And for sports fans like myself, you can’t help but be excited about our downtown doubleheader, an outdoor stadium just blocks from the Olympic Museum and the Robson Arena on the Colorado College campus. The stadium will be completed next spring. It will be home to the Colorado Springs Switchbacks and a venue for other sports and community events. We’ve already booked the 2021 NCAA Division II Soccer Championship. And just imagine a summertime concert under the stars.
The Robson Arena will be the home of the Colorado College hockey team, beginning in 2021, and accessible to many other events including those sponsored by a wide variety of Olympic Governing bodies.
The Hybl Sports Medicine and Performance Center also opened in August on the campus of the University of Colorado, Colorado Springs. A partnership between UCCS and Penrose- St. Francis, it is also a state of the art facility that will attract physicians, researchers, athletes and students to explore human potential for excellence and healing from injury.
A new visitors Center at the Air Force Academy is the final proposed element of the City for Champions projects. Located near the North gate of the Academy with access from I-25, the Visitor Center would be situated in a 59 acre development surrounded by office, hotel, recreational and food amenities. This is the only one of the projects adversely impacted by the COVID crisis. The crisis caused instability in the bond market that made it impossible to sell bonds on schedule in March. We remain hopeful we can accomplish the sale of the bonds by the end of the year.
The Olympic and Paralympic Museum, the outdoor stadium and Robson Arena are just a part of the renaissance of downtown Colorado Springs. This year has seen the addition of several hundred residential units to downtown with many more to come. We’ll complete three new downtown hotels in the next several months with more to come over the next few years. New restaurants and businesses are locating downtown. And in June the City Council, acting as the Utility Board, announced a plan to close the Drake Power Plant by 2023.
But downtown is not the only area of our city experiencing dramatic transformation. The Interquest corridor will see a billion dollars of new projects in the near future. The new ENT Credit Union headquarters will be completed in summer of 2021. Nationally renowned Scheel’s Sporting Goods will open their new store in March of 2021. The long anticipated In and Out Burger restaurant and distribution center will be complete in the next few months. And Penrose- St. Francis remains committed to building a new campus at Interquest and I-25.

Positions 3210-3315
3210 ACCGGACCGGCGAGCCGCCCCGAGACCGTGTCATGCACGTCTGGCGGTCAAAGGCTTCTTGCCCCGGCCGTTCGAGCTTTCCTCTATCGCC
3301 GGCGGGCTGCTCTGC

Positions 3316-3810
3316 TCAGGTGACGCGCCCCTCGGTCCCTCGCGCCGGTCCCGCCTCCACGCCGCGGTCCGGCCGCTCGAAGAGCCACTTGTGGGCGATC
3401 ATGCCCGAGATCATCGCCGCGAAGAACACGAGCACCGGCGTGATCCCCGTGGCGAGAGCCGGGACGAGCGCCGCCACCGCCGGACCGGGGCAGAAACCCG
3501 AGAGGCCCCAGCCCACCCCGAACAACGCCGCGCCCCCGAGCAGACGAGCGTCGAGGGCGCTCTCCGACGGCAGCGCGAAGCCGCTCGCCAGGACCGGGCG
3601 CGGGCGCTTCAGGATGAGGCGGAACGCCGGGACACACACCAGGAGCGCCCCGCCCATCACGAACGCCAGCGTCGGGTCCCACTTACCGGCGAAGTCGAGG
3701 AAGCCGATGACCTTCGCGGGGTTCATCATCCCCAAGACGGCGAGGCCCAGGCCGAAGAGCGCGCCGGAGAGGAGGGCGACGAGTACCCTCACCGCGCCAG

Significant development continues at the Colorado Springs Airport in the Peak Innovation Park including the massive Amazon distribution facility currently under construction. These projects will bring thousands of jobs to southeast Colorado Springs.
On the tourism front, exciting things are also happening. The new Summit House on Pikes Peak will open next spring, about the same time as the completion of the remodeled and reconstructed COG Railroad from Manitou Springs to the Summit. Our fundraising campaign for the new Summit House has raised $12.2 out of our goal of $15 million, leaving $2.8 million left to raise. The Broadmoor Hotel has completed a 93,500 square feet addition to its convention space, and the Flying W Ranch has reopened 8 years after being decimated by the Waldo Canyon Fire.
Over the past year, through funding from the Trails and Open Space or TOPS tax, the city has acquired another 341 acres of very strategic parks and open space. Since 2015 we’ve acquired almost 2,000 new acres of parks and open space to meet the recreational needs of future generations of our residents and visitors. In November of last year city voters approved spending $7 million of TABOR retention funds on improvements to our park system, including significant upgrades to our historic downtown parks as part of our sesquicentennial celebration.
In May, Colorado Springs was named the provisional home of U.S. Space Command for the next six years. At the same time the Air Force established a process to select the permanent home of the U.S. Space Command. In June, I nominated, with the support of Governor Polis, Colorado Springs to be the permanent home of Space Command. The Chamber and EDC has taken the lead in the effort. Through the hard work of many people, too numerous to mention, I assure you Colorado Springs will make a very compelling case to the Air Force, DOD and the White House.
As you will recall in previous State of the City addresses, I set forth a goal of facilitating an additional 1,000 units per year of affordable housing in Colorado Springs. The economic prosperity of the Pikes Peak region has impacted housing affordability, with the most impact on our lower income residents. This year we released our Affordable Housing Plan, HomeCOS, that describes the game plan for pursuing that goal. And we are getting closer to reaching it. There are presently 600 units of affordable housing under construction in El Paso County. That includes 242 units of workforce housing at the Barnes Apartments and 258 units of workforce housing at the Creek at Cottonwood Apartments. Pikes Peak Habitat for Humanity, Rocky Mountain Land Trust and El Paso County Housing Authority have worked to provide another 56 new homes for families this year. There is also another 1100 units of affordable housing on the drawing board.